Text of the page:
You’ll get through the twilight with a good book or two, and if the night still isn’t over, just keep reading.

    Good luck,
    Literary Lady

     
  • Ginni Chen 4:00 pm on 2015/08/19 Permalink
    Tags: advice, , , ,   

    Ask a Literary Lady: How Do I Stop Missing My Stop? 

    Orphan Train

    Ginni at B&NDear Literary Lady,

    Whenever I read on the train or the bus, I get so absorbed I miss my stop, I’m late to wherever I’m going, and then I have a terrible, horrible, no good, very bad day. Help!

    – B.F., Washington D.C.

     

    Dear B.F.,

    Oh the Curse of the Commuter Bookworm! Every morning it befalls another unsuspecting, unlucky reader.  I know it well because it happened to me at least twice a day all throughout grade school.

    The curse usually strikes when a book is not just good, but too good. So good that it’s miss-your-stop worthy. You become so absorbed in a fictional world that you can’t help but tune out the real world and you can think only of turning the page.  You’re enjoying reading so much that your commute seems too short.  In fact, let’s face it, you’re having more fun with your novel than whatever you have to do at whatever place you’re going.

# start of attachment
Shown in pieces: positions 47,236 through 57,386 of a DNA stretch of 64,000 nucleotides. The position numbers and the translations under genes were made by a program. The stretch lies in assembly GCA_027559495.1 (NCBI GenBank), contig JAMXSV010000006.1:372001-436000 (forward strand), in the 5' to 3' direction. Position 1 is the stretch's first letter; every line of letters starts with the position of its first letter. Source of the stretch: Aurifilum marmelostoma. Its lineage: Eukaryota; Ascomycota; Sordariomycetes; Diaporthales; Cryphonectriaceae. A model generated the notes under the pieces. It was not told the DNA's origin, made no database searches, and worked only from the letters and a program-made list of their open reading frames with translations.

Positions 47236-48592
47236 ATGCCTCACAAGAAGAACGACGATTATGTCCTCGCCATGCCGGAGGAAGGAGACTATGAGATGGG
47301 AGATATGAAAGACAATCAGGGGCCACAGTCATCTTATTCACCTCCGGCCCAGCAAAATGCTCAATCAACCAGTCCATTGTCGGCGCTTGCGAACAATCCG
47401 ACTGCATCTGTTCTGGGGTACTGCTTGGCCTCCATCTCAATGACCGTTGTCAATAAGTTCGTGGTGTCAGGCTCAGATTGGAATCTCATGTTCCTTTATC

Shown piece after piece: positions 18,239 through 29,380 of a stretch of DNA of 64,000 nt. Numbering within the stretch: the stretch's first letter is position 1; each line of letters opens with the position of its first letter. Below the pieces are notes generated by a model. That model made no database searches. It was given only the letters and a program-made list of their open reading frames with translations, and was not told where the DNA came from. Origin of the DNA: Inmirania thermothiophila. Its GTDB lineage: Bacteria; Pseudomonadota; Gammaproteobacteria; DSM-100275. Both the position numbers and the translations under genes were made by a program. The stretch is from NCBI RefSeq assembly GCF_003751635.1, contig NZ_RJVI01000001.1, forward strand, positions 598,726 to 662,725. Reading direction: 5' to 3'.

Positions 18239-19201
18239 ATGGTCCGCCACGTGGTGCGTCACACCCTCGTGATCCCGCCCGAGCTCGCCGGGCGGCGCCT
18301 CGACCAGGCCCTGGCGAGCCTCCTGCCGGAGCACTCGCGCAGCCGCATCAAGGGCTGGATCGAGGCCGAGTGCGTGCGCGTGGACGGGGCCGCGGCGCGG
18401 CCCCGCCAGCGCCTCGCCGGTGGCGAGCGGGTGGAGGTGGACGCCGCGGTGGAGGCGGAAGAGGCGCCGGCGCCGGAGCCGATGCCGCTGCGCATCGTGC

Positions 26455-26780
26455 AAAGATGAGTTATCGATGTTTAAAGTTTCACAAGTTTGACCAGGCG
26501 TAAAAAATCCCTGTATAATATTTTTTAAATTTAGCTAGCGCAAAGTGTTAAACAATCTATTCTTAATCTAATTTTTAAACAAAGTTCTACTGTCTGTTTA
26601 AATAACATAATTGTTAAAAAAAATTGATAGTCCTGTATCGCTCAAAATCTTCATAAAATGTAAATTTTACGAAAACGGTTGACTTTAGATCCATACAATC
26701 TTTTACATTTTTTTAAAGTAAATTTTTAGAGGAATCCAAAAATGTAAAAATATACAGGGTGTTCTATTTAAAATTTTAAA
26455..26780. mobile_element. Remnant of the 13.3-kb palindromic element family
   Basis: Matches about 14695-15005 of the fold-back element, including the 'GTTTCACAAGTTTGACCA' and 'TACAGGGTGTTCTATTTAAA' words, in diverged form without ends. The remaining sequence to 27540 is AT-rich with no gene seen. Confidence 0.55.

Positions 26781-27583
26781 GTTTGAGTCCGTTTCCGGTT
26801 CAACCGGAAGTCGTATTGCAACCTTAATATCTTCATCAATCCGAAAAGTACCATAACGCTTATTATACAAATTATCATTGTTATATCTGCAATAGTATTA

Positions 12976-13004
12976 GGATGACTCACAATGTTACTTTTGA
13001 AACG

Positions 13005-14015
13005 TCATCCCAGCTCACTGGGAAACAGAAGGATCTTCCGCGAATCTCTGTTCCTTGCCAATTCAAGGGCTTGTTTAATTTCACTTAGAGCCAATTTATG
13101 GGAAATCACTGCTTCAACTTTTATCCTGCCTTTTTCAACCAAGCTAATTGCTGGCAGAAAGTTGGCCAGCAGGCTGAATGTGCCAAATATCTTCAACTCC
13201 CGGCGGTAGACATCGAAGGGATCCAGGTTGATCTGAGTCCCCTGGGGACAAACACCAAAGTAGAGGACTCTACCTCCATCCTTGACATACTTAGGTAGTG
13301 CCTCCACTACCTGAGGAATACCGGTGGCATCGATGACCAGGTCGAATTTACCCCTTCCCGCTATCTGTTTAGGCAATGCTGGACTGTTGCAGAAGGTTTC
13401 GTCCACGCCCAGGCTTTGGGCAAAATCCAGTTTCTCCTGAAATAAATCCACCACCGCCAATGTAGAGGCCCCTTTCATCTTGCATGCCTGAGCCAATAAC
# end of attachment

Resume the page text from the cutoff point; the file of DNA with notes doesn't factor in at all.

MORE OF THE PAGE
So how do you stop missing your stop? Here are a few things to try:

    1. Don’t wear headphones.

    True, you won’t be able to block out the screaming baby or the businessman jabbering on his phone, but you’ll need your aural senses to be alert to transportation announcements while your eyes are busy devouring the pages of your book.

    2. Set a timer or a reminder on your phone.

    If your commute is 47 minutes, set your phone to vibrate/beep 45 minutes after you get on the train. Once it goes off, put your book down and muster all the discipline you have to sit tight for the next two minutes!

    3. Bookmark your book beforehand.

    Figure out how many pages you can safely read before you approach your stop. If you can always read 20 pages during your commute, insert a bookmark 20 pages ahead. When you reach the bookmark, take a break and check if you’re almost at your destination.

    4. Stand during your commute.

    That seat might be tempting, but you’re less likely to get too comfortable and miss your stop if you’re standing. Moreover, if you’re standing, you’re more apt to feel the train or bus lurching to a stop and you’ll look up to see if you’re almost there.

    5. Hold something in your other hand.